If I knew the goal, I’d be helping to create it instead of just talking about it. But I do think it is bigger than an Apple television set. If I were in Steve Jobs’ shoes and had his position and abilities, I’d be aiming higher. The ultimate goal must be something that disrupts the whole cable/satellite/DVD/digital entertainment miasma and bypasses it to bring media consumers what they want in a clear, direct, and painless manner so that they separate themselves from their money without thinking about it. People will not replace large-screen TVs on a yearly basis, nor does owning the display screen offer Apple significant advantage over supplying a third-party display through a wire or a wireless connection.
The Apple TV 2 (and each further incremental advance on it) provides a way for Apple to send anything it wants to a third-party TV set without taking on the enormous manufacturing, marketing and support costs of making television sets. But these are peripherals, which need to be kept inexpensive so they can be frequently replaced with the latest model. The real breakthrough product will be a device that brings together everything you want to send to a screen and controls it all. Google wanted that from the Google TV concept, but (like so many Google concepts) it fails in ease of use. flexibility of execution, and consistency. Apple’s eventual solution will have all of that, in a way that leaves Apple holding the reins.
But it doesn’t need to be built into your display screen, and I just can’t convince myself that it will be.
Yet strong sales are backing up the hype — at least for now — suggesting something about the devices has caught on with consumers. What is that mysterious “something”? Purely marketing, I believe. Apple is nothing if not master of the glitzy sales pitch, and there’s never been better proof of that than the iPad’s current success.
Mark my words: The device — and all the others of its ilk that have sprung up for a piece of the action — are nothing more than a passing fad, at least in the mainstream.” —
Katherine Noyes of PCWorld, as quoted by Daring Fireball
Oh, brother! I hope Ms. Noyes seasoned those words well. She’s going to be eating them eventually.
Well, if my iPad wasn’t already earning it’s keep, it certainly is now. I’ve been laid up since Friday night with an injured left foot. It appears I have torn the tendon that goes under the arch to the heel. I’ll know more once my doctor sees me and they do some imaging this week.
Menwhile, I can’t put full weight on the left foot. (This is an improvement from Friday night when I could put no weight on it at all.) I can now make short treks (to the bathroom, thank goodness) with a walker and determination, and I otherwise live in a lift chair temporarily. But I can’t easily make the U-turn necessary to get behind my desk.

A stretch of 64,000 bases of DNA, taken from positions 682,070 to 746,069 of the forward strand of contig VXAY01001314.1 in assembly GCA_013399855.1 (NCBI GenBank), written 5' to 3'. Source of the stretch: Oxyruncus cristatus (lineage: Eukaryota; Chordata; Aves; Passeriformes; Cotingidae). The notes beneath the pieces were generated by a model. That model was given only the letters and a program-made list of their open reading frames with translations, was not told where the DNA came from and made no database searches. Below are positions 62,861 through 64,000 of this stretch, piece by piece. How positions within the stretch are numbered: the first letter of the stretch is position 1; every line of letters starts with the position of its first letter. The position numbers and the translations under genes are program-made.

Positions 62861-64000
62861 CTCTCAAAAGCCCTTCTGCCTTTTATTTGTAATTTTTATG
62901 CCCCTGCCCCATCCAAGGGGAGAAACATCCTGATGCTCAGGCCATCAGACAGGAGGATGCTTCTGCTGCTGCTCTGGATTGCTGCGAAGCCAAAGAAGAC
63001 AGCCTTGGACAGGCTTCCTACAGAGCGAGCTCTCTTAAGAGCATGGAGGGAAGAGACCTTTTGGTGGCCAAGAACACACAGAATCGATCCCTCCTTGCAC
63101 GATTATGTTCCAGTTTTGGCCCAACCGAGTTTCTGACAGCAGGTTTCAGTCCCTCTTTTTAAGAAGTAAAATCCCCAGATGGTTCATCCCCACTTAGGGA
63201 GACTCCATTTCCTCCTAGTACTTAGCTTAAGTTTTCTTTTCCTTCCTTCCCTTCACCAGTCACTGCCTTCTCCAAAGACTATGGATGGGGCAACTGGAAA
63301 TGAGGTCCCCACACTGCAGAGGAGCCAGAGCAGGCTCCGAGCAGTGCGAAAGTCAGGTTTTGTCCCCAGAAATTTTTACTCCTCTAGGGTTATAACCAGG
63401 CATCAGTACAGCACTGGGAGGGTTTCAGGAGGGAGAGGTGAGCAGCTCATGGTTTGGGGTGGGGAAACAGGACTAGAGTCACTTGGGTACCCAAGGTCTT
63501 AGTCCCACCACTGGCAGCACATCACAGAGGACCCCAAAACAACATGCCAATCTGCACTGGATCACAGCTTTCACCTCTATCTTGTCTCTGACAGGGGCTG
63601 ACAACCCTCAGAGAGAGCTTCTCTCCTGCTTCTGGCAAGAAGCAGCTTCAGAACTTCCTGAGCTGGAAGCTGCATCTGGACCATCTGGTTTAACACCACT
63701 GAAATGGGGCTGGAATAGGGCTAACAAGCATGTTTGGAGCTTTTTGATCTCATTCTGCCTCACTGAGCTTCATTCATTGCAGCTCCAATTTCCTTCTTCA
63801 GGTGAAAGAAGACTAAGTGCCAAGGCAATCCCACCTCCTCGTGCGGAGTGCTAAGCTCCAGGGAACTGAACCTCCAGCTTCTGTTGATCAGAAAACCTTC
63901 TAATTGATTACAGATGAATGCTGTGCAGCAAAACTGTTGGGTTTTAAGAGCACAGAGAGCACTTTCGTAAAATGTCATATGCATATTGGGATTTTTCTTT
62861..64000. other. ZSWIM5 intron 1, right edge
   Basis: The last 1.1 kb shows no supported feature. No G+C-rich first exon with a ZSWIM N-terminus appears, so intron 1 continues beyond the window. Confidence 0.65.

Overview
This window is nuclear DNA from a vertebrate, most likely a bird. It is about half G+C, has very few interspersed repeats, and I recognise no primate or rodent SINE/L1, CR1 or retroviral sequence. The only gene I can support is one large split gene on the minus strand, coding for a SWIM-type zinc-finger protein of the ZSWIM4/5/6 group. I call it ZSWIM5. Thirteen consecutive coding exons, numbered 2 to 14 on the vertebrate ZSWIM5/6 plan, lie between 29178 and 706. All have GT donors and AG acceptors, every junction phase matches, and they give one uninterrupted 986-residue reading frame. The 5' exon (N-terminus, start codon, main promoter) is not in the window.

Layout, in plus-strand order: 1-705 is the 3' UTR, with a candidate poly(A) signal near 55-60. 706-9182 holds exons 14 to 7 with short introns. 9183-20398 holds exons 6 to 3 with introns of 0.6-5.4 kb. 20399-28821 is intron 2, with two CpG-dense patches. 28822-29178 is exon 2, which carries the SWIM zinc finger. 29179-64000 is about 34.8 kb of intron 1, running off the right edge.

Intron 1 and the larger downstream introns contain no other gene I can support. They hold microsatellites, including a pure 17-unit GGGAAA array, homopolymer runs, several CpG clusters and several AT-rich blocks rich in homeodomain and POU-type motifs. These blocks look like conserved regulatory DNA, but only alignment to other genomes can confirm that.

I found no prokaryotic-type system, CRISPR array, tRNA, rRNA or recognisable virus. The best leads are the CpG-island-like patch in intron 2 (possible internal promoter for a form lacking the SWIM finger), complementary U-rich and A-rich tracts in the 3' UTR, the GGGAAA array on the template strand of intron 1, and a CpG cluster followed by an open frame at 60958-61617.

This leaves me using my iPad as my primary connection to the world. I spent a good deal of the weekend sleeping off my pain pills, but with the iPad I have an endless supply of books, articles, video, news, music, and instant communication.
Thank you, Apple. Thank you, Twitter and Tumblr. Thank you, Flipbook and Zite. Thank you, Netflix and Air Video. Thank you, Angry Birds and Plamts vs Zombies. Thank you, Google Reader and Amazon Kindle Store. Thank you, NPR and TWiT.tv.
I occasionally suffer from plantar fasciitis — an inflammation of the tendons in the arch of the foot that manifests itself as severe heel pain. Normally, it goes away by itself after a period of weeks —or months. I’ve been limping around for several weeks, and switching the shoes I normally wear to work seemed to help me today.
…or it did right up until this evening when my left arch suddenly tore through.
I didn’t know what I’d done at first. Fortunately, I didn’t fall when it happened but I soon discovered that I could bear no weight on my left foot at all without excruciating pain. A cane wouldn’t cut it. I’m a big CouchGuy, and it eventually took two paramedics, a couple of firefighters, and an ambulance to get me to the ER.
X-rays revealed no broken bones. Instead, I tore through the inflamed tendons. (The ER doc called it “self-surgery”. Essentially I did basically the same thing they do for advanced cases of plantar fasciitis. I just did it all at once with no anesthesia. I also went directly from “limping fat guy” to “mostly immobile” in about a second.
I’m told this will probably heal up on its own now, but in the meantime I’m using a walker when I absolutely must move, and am mostly confined to my recliner otherwise. This will give me lots of time to watch Netflix on Apple TV 2, play with GarageBand on my iPad, read the Kindle edition of Up Against It by @MorganJLocke… and maybe blog